Program:

5:30 pm Registration
5:50 pm Welcome Speech by Organisers
6:00 pm 2nd Lecture by Dato’ Mohamad Ariff bin Md Yusof
7:00 pm Interactive Session
7:30 pm Light Refreshments

[Postponed] Constitutional Law Lecture Series – Second Lecture: “Amendments to Syariah Courts (Criminal Jurisdiction) Act 1965 – Constitutional & Practical Issues”

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The organisers wish to announcement this lecture has been postponed on account of the speaker having fallen ill with dengue fever


8 December 2016 · 5:30 pm—7:30 pm · Auditorium Tun Mohamed Suffian, Faculty of Law, UM

2ND LECTURE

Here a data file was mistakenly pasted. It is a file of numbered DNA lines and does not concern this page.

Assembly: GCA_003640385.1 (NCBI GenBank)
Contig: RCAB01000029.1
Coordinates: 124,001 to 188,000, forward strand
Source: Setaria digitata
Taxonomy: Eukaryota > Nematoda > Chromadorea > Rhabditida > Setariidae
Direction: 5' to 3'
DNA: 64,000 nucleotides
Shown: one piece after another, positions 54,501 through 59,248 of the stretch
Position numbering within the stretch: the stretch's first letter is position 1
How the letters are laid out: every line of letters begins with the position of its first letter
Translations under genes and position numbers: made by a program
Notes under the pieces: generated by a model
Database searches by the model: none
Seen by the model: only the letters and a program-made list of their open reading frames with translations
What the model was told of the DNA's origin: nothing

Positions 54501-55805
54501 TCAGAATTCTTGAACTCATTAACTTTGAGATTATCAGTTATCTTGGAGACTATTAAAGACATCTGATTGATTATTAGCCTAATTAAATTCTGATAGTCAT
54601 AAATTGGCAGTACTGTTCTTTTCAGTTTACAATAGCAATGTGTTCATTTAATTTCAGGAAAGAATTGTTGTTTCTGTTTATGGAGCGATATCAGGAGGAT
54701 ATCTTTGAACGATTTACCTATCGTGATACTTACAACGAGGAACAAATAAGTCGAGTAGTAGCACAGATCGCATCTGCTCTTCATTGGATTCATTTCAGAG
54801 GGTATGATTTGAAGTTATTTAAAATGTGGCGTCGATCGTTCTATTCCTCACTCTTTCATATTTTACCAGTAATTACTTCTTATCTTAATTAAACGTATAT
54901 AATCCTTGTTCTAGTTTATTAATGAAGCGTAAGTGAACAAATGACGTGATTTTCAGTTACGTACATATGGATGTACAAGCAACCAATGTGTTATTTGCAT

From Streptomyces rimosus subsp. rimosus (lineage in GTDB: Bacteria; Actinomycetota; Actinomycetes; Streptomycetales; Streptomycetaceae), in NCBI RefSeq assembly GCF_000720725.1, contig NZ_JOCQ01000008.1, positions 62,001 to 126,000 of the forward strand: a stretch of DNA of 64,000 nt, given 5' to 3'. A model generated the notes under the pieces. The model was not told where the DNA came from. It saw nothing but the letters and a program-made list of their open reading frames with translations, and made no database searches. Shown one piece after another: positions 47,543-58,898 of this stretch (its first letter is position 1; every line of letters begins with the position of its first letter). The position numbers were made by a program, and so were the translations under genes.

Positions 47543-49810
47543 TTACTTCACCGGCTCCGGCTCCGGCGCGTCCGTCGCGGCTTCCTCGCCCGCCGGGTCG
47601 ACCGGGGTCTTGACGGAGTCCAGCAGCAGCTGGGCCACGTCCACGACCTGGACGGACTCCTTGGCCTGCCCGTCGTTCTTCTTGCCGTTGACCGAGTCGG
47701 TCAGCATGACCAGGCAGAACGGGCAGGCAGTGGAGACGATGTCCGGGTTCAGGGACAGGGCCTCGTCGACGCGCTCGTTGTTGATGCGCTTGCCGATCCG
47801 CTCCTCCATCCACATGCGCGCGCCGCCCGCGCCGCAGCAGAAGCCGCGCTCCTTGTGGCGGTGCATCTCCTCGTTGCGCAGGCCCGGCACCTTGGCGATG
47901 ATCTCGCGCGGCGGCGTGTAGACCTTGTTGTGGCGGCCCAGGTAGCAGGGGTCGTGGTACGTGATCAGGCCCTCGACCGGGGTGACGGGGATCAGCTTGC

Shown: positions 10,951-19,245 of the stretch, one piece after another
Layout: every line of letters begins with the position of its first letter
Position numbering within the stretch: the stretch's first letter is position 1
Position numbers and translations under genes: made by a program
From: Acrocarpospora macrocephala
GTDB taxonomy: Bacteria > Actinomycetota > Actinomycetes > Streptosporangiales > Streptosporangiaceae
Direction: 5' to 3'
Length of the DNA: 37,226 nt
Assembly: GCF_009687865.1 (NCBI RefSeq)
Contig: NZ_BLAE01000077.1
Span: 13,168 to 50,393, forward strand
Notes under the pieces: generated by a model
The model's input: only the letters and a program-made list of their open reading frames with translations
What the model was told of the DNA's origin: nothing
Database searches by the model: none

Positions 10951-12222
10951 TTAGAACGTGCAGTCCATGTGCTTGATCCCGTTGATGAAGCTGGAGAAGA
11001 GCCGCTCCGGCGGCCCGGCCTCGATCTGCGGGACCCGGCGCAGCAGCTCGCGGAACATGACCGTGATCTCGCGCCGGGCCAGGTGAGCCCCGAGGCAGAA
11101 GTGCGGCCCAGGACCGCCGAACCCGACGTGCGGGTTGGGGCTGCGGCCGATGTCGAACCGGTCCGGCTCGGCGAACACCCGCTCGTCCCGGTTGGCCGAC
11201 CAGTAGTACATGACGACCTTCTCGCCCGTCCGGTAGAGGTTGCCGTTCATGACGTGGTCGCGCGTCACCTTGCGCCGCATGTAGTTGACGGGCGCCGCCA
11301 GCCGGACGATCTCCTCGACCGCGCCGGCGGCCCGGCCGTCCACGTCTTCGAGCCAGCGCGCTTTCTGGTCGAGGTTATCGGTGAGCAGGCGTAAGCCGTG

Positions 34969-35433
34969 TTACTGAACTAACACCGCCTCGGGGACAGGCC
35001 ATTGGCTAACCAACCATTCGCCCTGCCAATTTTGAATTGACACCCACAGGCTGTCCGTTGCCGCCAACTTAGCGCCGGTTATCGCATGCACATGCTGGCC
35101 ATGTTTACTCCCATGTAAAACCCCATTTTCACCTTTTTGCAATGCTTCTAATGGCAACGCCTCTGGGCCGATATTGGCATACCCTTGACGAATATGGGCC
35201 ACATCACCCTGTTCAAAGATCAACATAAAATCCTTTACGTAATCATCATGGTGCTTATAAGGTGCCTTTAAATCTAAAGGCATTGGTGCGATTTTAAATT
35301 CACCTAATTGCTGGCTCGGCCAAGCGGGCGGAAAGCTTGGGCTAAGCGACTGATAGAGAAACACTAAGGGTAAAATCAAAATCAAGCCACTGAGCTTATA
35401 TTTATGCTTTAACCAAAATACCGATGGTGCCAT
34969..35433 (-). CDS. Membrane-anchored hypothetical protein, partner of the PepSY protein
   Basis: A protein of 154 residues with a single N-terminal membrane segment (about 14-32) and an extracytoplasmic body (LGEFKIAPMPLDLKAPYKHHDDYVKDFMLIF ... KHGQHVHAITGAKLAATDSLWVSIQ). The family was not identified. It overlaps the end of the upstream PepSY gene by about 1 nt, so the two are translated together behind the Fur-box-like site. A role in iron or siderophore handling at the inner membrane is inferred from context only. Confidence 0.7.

“AMENDMENTS TO SYARIAH COURTS (CRIMINAL JURISDICTION) ACT 1965 — CONSTITUTIONAL & PRACTICAL ISSUES”

Guest Speaker: Dato’ Mohamad Ariff bin Md Yusof

Retired Court of Appeal Judge Mohamad Ariff Yusof - pic from FMT News

Retired Court of Appeal Judge Mohamad Ariff Yusof – pic from FMT News

Dato’ Mohamad Ariff bin Md Yusof is a retired Judge of the Court of Appeal, Malaysia. Beginning with a career as a law lecturer in 1974 and subsequently an Associate Professor and Deputy Dean of the Law Faculty of the University of Malaya from 1974 to 1985, he then practised as an advocate and solicitor from 1986 and was one of the founding partners of Messrs. Cheang & Ariff. He took leave from legal practice between 1993 and 1995 to join the newly-formed Securities Commission of Malaysia and became the first Director of its Market Supervision Department. He became a Judicial Commissioner, High Court of Malaya in 2008, later a Judge of the High Court, and thereafter became a Judge of the Court of Appeal in 2012. He retired from the Malaysian Judiciary in early 2015 and is currently a consultant at Messrs. Cheang & Ariff.